Secondary infertility is the inability to conceive a second child, granted that your first child was conceived naturally without the assistance of reproductive technology or fertility medications. The diagnosis is the same as primary infertility:
- The inability to conceive after 1 year, if the woman is under 35, or
- The inability to conceive after 6 months, if the woman is over 35
Secondary infertility is very common – in fact, according to ‘Resolve,’ the National Infertility Association, 12% of women in the United States are dealing with secondary infertility. In addition, the National Center for Health Statistics released a report in 2013 estimating that approximately 3 million women of childbearing age in the US are experiencing secondary infertility.
What Causes Secondary Infertility?
The cause of secondary infertility is twofold. The first is the increase in age between your first child and your second attempt at pregnancy; the second is the same list of risk factors and conditions associated with primary infertility.
As women age, their ovarian reserve diminishes. The finite number of eggs that women are born with decrease in number and quality (in general), leading to an increased chance of miscarriage. In other words, the number of antral follicles (AF) – the follicles that can potentially grow to maturity during menstruation – decreases with age.
From a TCM perspective, aging also has a lot to do with energy levels and how much of that energy is devoted to developing healthy eggs. Qi, our primordial energy, endowed at birth through our parents, gets depleted as we age. Chinese medicine views birthing and delivery as one of the most energy-draining experiences in a woman’s life – therefore, going through it twice is highly demanding for the body. However, that does not preclude you from having a second child.
From a TCM perspective, it’s more efficient to harness the energy you have to focus naturally on that one leading follicle, rather than trying to divide your energy in the hope of developing more than one egg through treatment or medication. Try conserving and enhancing your energy so it can go toward the quality of eggs, rather than quantity. However, if you are at a fertility clinic using hormonal drugs to increase the quantity of eggs, think about eating whole foods, taking prenatal vitamins and antioxidants to provide a healthy environment for your eggs to grow. I equate this to a bike. It’s difficult to take a 40 year old bike for a ride unless you de-rust and tune it up.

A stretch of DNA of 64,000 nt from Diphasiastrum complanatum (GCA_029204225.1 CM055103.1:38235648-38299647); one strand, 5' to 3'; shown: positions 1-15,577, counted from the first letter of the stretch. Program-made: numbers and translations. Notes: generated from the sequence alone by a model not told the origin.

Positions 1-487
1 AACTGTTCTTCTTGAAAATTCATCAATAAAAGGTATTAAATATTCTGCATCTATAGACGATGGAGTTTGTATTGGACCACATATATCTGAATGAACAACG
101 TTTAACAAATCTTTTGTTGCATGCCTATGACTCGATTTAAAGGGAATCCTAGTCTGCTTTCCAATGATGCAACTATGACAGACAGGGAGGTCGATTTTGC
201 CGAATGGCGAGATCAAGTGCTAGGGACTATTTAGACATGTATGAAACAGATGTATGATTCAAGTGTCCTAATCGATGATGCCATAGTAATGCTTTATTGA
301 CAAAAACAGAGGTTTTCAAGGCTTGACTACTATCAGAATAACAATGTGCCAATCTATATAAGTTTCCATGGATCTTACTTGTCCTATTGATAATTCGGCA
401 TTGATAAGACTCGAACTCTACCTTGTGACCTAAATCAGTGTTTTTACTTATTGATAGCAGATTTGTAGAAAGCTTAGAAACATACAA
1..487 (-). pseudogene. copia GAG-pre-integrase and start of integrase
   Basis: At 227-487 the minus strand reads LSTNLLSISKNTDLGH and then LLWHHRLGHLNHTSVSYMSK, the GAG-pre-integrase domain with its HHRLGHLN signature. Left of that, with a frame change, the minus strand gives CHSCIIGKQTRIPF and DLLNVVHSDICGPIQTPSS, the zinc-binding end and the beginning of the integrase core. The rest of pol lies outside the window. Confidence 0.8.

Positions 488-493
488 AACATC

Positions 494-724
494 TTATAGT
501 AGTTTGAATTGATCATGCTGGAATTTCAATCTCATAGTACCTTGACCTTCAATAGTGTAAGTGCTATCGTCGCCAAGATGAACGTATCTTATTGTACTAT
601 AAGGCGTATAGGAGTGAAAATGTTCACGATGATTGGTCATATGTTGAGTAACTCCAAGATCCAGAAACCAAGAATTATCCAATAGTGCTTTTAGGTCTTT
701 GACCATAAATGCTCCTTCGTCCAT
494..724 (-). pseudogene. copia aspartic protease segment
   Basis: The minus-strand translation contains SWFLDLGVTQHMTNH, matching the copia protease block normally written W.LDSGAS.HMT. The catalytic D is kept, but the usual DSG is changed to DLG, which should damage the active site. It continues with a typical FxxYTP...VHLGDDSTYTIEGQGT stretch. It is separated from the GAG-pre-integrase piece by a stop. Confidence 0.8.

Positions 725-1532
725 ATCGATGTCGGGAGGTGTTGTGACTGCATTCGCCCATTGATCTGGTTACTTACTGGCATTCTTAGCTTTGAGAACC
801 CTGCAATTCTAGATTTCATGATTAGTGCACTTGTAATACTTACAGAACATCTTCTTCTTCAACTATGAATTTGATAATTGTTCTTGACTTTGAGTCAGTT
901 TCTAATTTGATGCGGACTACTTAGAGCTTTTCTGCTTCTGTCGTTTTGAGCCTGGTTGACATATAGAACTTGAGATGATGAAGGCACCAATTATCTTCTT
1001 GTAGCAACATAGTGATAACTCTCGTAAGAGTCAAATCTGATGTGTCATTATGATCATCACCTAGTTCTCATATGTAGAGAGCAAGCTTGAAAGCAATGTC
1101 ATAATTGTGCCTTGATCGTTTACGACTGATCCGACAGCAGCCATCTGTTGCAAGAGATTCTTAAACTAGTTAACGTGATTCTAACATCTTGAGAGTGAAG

Primary & Secondary Infertility
“If we can conceive once, we can definitely conceive again.”
This is a commonly held belief among couples, but unfortunately, is factually untrue.
It’s important to consult your physician and get an update on how prone you are to certain conditions and risk factors at the time you are trying to conceive. It’s unlikely that your health is identical to what it was at the time you had your first child. Check for conditions like PCOS, endometriosis, pelvic/tubal factors, as well as your partner’s sperm count & quality. Reflect on any changes in your lifestyle including excessive drinking, smoking, stress, diet, and sleep.
As I discuss in my book, Pathways to Pregnancy, tThe philosophy in Chinese medicine is that you are most likely to conceive naturally when you are more balanced physically, mentally, and emotionally. Yet, this can be challenging for many as you find yourself doing double duty- working full time and taking care of your child and family when you get home; you lack sleep and have more on your plate than ever leaving little room for self-care. What you really need is to harness your energy with a healthy diet and lifestyle that reduces your stress levels, an environment that is more conducive to making healthy eggs and babies. So instead of feeling guilty such as, you have to ‘do it all’, enlist your partner, friends, or family to help lessen your load and give your permission to have a little ‘me time’ even if it’s 20 minutes a day.
The statistics paint a very different reality than what couples believe about secondary infertility. It’s common, but there are surprisingly few conversations about it. Couples often feel shame and guilt while seeking help for secondary infertility, knowing that many others struggling with fertility do not have a child at all. But in reality, we can’t forget that the hope of having a second child carries as much anticipation and longing as it does for a woman hoping to become pregnant for the first time.
Let’s be inclusive and start the conversation.